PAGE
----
Saturday, January 15, 2011

Plodding Progress On India’s LCA

Aviation Week & Space Technology Jan 17 , 2011 , p. 26
Neelam Mathews
New Delhi

Printed headline: Troubles for Tejas and . . .

The euphoria over the initial operating clearance for India’s Light Combat Aircraft, achieved Jan. 10, is dying down as concerns arise over whether the design has lost the edge it promised the Indian air force when it was launched 25 years ago.

India’s cabinet has approved 20 purchases of the initial version, the Mk. 1 powered by a General Electric GE-F404-IN20 engine, but it is still considering purchase of 20 of the evolved type the Indian air force wants most, the Mk. 2 powered by GE F414s.

“The air force will probably use the LCA Mk. 1 as a flying club aircraft,” says one cynical defense official.
The initial operating clearance (IOC) for the LCA, or Tejas, came with only 55% of the fighter, a project of government-owned Hindustan Aeronautics Ltd. (HAL), actually airworthy. Still missing are clearances for weapons and systems that remain to be integrated for the single-engine, multi-role fighter. The defense ministry says they will not be cleared until December 2012.

The Defense Research and Development Organization (DRDO), which oversaw the Tejas development, calls it a fourth-generation fighter. But during the final stage of its IOC, the head of the Indian air force, Air Marshal P.V. Naik, said that designation comes with footnotes, given its performance shortfalls.

“Considering the technologies involved, [Mk. 2] will be a MiG 21 + + aircraft,” he says, referring to the widely produced 1950s-era Russian fighter that in its later versions achieved a third-generation status.

While the engine upgrade stands out for the Mk. 2, there will also be upgrades to its avionics and mission computer, added weapons hardpoints, a greater emphasis on line-replaceable units, and structural changes (including the addition of a canard). DRDO says first flight is set for December 2014 and service entry, mid-2016.

The Tejas offers supersonic performance, but its full Mach 1.4 capability has yet to be achieved, Also behind schedule are integration of guns and missiles and its beyond-visual-range radar. “It will be some time before [the Tejas program] can amalgamate all these requirements of the Indian air force,” says a senior air force official.

HAL, whose role as prime contractor includes responsibility for LCA’s design, systems integration, airframe manufacturing, final assembly, flight-testing and service support, is bearing the brunt of the criticism for delays and cost overruns. Since the program’s inception, costs have ballooned 300% to $3.8 billion.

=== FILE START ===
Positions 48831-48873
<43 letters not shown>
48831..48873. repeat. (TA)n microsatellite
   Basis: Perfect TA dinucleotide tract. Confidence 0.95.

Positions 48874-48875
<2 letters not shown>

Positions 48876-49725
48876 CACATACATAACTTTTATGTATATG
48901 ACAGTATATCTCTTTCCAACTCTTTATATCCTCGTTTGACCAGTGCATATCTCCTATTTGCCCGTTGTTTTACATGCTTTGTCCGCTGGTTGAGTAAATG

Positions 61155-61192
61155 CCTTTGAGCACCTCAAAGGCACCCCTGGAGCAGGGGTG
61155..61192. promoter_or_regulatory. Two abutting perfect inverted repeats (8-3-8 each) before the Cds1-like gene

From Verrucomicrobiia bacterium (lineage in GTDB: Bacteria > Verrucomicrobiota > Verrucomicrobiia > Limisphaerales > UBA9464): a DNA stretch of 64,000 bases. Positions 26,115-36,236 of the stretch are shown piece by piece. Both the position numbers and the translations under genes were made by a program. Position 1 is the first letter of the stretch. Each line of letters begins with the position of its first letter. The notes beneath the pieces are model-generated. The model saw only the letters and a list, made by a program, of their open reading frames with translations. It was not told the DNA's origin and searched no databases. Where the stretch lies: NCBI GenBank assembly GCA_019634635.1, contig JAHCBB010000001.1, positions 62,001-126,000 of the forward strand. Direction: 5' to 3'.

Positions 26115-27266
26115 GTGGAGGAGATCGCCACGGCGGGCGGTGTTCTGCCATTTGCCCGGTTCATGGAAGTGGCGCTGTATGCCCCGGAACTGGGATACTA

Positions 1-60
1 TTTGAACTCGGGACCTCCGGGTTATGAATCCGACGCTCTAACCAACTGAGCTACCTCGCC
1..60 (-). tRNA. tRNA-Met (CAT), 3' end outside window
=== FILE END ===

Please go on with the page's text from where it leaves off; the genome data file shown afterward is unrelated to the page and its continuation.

The company’s dated production processes are commonly cited as the prime cause. “Their technology is based on aircraft of the ’70s, like the Jaguars,” says a design engineer who thinks HAL’s factories need sweeping changes. “What is required is more automation—the use of robotics to keep errors to a minimum.”

Even with the F414 upgrade, there is concern the Mk. 2 will be underpowered for takeoff with full weapons loads. “It will be limited in its operational services unless the engine is boosted by another 10K,” says an official close to the project. The F414’s maximum thrust is 22,000 lb.

“The reality has yet to sink in. When the aircraft is manufactured and the engine is new, it will meet its parameters,” he says, adding that as performance degrades, the thin operational margins will become clear by the first overhaul. “Nobody is facing the issue boldly,” he says.

Besides engine issues, the air force needs to upgrade the Russian AA-111 Archer missiles the LCA is to carry, he says, suggesting the Diehl BGT AIM-2000 IRIS-T as an alternative.

Missiles and engines aside, the difficulty is that the LCA has simply come too late. The answer is to shift to another platform, converting the LCA to a lead-in fighter/trainer role with an eye on export sales. Many new entrants are pursuing that market, though, including Korea Aerospace Industries with its supersonic T-50.

How can HAL attract sales? “They will need to bring down the price,” says an official at a prime contractor watching from the sidelines.

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